The ‘bombogenesis’ storm just hit the eastern U.S., dumping snow and bringing in frigid cold temps. Not only are massive storms dangerous, they are costly. According to the National Oceanic and Atmospheric Administration (NOAA), since 1980, the U.S. has sustained at least 218 weather and climate disasters with overall costs exceeding $1 billion (including a Consumer Price Index adjustment to 2017).
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The total cost of these 218 weather events is above $1.2 trillion, not including Hurricanes Harvey, Irma, and Maria, which could be some of the most expensive storms in history.
While the economic impact of major hurricanes are still being assessed, Accuweather estimates that Hurricane Harvey could have been the costliest weather disaster in U.S. history, at $190 billion, while Hurricane Maria damages could total $100 billion. Together, the two hurricanes’ damages could amount to 1.5 of a percentage point of U.S. GDP, notes Accuweather.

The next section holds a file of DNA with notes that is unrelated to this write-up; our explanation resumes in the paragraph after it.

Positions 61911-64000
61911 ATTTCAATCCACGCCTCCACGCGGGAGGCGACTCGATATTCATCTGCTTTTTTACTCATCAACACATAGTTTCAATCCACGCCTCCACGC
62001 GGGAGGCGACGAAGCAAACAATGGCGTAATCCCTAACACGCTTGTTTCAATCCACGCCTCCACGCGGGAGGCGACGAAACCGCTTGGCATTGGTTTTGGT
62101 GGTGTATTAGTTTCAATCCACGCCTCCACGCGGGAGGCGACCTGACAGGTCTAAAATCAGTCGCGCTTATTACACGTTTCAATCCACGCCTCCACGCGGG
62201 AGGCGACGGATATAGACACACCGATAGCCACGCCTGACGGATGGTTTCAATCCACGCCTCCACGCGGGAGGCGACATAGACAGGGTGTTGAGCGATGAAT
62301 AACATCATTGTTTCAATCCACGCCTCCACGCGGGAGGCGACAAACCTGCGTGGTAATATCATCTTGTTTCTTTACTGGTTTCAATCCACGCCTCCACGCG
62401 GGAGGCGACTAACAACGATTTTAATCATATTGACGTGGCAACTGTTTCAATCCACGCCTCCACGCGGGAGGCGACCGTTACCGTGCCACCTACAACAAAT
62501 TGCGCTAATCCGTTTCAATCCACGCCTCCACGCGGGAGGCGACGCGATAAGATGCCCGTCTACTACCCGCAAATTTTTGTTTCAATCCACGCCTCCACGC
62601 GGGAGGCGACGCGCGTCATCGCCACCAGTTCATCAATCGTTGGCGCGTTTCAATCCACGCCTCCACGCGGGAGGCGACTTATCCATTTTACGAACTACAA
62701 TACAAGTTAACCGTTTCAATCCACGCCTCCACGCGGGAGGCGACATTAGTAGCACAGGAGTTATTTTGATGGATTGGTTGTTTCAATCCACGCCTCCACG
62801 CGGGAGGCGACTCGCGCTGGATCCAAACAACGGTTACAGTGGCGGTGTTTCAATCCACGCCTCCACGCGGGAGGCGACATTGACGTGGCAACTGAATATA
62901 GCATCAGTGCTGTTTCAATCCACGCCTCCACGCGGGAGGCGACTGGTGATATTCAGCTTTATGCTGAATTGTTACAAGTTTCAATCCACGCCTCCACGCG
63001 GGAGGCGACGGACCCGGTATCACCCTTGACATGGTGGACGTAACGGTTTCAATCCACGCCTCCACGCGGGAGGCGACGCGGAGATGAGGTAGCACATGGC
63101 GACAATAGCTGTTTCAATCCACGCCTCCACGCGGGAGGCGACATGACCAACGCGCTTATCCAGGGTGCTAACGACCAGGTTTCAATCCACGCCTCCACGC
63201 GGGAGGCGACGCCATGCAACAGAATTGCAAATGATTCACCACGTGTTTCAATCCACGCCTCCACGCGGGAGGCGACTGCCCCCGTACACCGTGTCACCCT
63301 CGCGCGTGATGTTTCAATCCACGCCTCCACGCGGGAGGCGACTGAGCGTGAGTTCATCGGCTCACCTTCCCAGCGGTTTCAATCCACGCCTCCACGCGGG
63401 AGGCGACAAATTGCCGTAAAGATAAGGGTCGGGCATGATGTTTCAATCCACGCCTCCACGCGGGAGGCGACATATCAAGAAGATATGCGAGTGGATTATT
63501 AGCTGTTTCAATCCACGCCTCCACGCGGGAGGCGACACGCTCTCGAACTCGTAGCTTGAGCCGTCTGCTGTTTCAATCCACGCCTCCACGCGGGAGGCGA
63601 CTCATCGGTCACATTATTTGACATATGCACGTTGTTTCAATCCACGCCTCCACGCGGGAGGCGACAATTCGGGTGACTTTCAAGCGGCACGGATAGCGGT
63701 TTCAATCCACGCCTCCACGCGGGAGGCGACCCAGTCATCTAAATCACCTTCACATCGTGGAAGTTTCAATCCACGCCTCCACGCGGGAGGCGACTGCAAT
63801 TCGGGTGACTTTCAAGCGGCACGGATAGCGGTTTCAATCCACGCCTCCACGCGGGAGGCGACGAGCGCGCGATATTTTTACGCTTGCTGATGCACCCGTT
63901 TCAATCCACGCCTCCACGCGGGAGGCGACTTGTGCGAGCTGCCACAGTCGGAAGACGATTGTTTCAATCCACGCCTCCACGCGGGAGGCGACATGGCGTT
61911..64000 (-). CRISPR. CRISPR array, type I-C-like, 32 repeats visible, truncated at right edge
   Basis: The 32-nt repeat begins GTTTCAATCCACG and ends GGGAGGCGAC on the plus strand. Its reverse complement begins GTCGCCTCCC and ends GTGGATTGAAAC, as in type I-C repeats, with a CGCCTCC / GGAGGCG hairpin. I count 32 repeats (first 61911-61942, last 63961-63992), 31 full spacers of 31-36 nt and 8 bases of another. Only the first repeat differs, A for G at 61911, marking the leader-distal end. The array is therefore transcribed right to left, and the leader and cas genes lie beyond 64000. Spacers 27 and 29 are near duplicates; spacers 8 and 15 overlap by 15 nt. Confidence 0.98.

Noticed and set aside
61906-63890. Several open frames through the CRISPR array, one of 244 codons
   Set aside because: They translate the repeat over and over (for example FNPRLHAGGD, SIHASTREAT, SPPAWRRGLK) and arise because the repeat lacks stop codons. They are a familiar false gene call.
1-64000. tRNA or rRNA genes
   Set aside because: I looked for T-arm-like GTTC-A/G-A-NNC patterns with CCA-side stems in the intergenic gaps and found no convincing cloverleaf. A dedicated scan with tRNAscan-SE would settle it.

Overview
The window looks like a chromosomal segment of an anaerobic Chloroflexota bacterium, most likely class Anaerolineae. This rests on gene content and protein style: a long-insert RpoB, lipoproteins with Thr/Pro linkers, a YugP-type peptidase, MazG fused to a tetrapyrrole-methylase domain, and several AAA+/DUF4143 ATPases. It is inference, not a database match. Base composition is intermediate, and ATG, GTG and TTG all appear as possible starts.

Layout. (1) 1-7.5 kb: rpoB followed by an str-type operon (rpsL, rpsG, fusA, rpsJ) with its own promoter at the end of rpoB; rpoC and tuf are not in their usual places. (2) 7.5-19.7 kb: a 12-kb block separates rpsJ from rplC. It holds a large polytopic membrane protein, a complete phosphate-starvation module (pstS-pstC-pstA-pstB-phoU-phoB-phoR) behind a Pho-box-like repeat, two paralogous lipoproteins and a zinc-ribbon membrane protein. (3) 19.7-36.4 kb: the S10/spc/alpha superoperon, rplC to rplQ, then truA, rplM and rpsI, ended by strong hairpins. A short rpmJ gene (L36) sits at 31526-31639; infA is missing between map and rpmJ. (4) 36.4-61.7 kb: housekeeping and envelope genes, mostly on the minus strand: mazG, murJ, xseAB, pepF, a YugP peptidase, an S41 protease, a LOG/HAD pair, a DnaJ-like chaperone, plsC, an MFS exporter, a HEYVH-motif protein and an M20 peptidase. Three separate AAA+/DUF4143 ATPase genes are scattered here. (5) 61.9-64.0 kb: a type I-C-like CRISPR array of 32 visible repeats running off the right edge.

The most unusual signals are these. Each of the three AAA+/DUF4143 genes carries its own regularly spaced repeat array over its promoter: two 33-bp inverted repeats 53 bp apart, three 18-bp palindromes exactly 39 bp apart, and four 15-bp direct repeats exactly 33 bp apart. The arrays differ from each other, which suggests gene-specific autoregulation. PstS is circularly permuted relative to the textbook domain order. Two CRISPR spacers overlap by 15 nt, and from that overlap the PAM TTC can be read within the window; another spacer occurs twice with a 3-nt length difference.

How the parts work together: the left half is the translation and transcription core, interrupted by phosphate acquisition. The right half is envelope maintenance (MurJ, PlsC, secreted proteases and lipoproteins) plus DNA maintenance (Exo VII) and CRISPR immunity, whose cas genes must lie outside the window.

When it comes to weather events, freezes have been the third most expensive weather events, since 1980, while winter storms are the fourth most expensive. Freezes have had an average cost of $3.4 billion per event since 1980, and winter storms have had an average cost of $3.1 billion per event.
Excluding the hurricanes of 2017, here are the 5 most expensive storms in U.S. history.
1. Hurricane Katrina, August 2005: $161.3 billion
2. Hurricane Sandy, October 2012: $70.2 billion
3. Hurricane Andrew, August 1992: $48.1 billion
4. U.S. Drought, 1988: $42.4 billion
5. U.S. drought and heatwave, 2012: $32.4 billion